A large-scale zebrafish gene knockout resource for the genome-wide study of gene function.
JournalArticle (Originalarbeit in einer wissenschaftlichen Zeitschrift)
ID 4519648
Author(s) Varshney, Gaurav K; Lu, Jing; Gildea, Derek E; Huang, Haigen; Pei, Wuhong; Yang, Zhongan; Huang, Sunny C; Schoenfeld, David; Pho, Nam H; Casero, David; Hirase, Takashi; Mosbrook-Davis, Deborah; Zhang, Suiyuan; Jao, Li-En; Zhang, Bo; Woods, Ian G; Zimmerman, Steven; Schier, Alexander F; Wolfsberg, Tyra G; Pellegrini, Matteo; Burgess, Shawn M; Lin, Shuo
Author(s) at UniBasel Schier, Alexander
Year 2013
Title A large-scale zebrafish gene knockout resource for the genome-wide study of gene function.
Journal Genome research
Volume 23
Number 4
Pages / Article-Number 727-35
Mesh terms Alleles; Animals; Chromosome Mapping, methods; Computational Biology, methods; Gammaretrovirus, physiology; Gene Knockout Techniques; Genome-Wide Association Study; Genomics; Molecular Sequence Annotation; Mutagenesis, Insertional; Mutation; Phenotype; Virus Integration; Zebrafish, genetics

With the completion of the zebrafish genome sequencing project, it becomes possible to analyze the function of zebrafish genes in a systematic way. The first step in such an analysis is to inactivate each protein-coding gene by targeted or random mutation. Here we describe a streamlined pipeline using proviral insertions coupled with high-throughput sequencing and mapping technologies to widely mutagenize genes in the zebrafish genome. We also report the first 6144 mutagenized and archived F1's predicted to carry up to 3776 mutations in annotated genes. Using in vitro fertilization, we have rescued and characterized ~0.5% of the predicted mutations, showing mutation efficacy and a variety of phenotypes relevant to both developmental processes and human genetic diseases. Mutagenized fish lines are being made freely available to the public through the Zebrafish International Resource Center. These fish lines establish an important milestone for zebrafish genetics research and should greatly facilitate systematic functional studies of the vertebrate genome.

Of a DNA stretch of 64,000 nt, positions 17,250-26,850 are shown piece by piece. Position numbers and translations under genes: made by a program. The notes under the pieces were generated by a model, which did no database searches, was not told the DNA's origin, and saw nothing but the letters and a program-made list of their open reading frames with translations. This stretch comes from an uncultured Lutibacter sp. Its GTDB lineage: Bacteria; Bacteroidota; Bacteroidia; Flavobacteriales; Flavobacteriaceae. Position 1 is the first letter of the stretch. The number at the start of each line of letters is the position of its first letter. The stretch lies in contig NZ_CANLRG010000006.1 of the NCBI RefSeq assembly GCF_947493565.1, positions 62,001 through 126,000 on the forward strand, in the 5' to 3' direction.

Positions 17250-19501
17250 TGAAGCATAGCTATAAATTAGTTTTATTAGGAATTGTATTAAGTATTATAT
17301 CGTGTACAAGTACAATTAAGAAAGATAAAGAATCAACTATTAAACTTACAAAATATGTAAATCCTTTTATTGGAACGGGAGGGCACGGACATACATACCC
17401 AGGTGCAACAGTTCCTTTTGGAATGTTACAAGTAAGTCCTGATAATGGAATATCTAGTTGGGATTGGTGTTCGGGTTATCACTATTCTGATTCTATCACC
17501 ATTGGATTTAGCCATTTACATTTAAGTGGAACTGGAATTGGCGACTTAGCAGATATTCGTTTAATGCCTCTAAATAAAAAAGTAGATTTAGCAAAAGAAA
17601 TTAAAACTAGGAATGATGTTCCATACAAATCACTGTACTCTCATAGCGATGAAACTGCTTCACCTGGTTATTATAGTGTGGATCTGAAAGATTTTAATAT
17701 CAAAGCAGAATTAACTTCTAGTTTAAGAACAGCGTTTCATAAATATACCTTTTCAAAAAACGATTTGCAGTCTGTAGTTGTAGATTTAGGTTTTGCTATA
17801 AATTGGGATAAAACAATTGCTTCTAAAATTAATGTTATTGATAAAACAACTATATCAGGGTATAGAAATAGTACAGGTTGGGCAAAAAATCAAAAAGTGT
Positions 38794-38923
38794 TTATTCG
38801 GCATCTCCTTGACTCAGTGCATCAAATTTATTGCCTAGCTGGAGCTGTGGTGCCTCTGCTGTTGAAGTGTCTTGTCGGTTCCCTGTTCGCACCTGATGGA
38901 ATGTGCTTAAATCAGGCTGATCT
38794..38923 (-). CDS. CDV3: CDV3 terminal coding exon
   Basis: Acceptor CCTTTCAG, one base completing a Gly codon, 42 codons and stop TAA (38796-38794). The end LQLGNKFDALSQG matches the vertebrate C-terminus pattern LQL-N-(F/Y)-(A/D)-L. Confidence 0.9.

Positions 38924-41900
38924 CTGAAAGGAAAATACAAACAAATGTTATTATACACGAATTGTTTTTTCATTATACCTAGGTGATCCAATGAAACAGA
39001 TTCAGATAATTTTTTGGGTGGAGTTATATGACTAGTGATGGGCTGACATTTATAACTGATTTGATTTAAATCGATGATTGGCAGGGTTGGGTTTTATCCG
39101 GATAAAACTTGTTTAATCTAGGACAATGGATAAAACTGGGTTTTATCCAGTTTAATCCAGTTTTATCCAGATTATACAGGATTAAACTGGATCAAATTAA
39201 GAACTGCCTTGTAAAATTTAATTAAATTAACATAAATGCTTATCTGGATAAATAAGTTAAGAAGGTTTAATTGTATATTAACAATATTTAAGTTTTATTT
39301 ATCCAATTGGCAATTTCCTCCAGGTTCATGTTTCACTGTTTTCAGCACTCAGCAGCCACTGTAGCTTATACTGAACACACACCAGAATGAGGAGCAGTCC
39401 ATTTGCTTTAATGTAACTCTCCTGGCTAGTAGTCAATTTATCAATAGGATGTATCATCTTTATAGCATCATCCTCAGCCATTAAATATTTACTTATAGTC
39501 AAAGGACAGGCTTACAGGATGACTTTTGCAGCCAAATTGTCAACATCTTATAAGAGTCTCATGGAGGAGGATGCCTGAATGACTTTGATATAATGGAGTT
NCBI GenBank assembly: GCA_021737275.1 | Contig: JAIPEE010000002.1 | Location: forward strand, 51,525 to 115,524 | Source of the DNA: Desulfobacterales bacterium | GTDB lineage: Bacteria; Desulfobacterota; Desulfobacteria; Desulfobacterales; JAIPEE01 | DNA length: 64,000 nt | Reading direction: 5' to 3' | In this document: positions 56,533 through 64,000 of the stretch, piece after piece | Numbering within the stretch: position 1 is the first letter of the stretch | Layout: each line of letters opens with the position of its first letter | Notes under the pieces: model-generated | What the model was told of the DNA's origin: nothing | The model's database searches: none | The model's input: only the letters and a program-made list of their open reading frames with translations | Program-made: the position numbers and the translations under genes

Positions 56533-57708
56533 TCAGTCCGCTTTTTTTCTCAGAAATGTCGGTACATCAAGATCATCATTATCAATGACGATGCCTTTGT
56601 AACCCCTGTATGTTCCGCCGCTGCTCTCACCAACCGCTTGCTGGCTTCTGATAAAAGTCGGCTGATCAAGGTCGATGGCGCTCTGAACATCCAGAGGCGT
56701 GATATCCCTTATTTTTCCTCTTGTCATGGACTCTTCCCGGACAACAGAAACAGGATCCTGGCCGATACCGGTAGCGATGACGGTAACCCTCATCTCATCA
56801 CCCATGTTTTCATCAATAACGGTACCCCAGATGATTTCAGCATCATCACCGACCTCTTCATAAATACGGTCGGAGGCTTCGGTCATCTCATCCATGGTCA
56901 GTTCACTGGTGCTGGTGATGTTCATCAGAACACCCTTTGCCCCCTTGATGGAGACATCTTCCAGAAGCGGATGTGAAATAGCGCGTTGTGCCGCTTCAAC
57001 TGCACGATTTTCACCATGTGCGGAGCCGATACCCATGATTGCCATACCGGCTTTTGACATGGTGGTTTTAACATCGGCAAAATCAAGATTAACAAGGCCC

ISSN/ISBN 1549-5469
URL http://genome.cshlp.org/cgi/pmidlookup?view=long&pmid=23382537
Full Text on edoc
Digital Object Identifier DOI 10.1101/gr.151464.112
PubMed ID http://www.ncbi.nlm.nih.gov/pubmed/23382537

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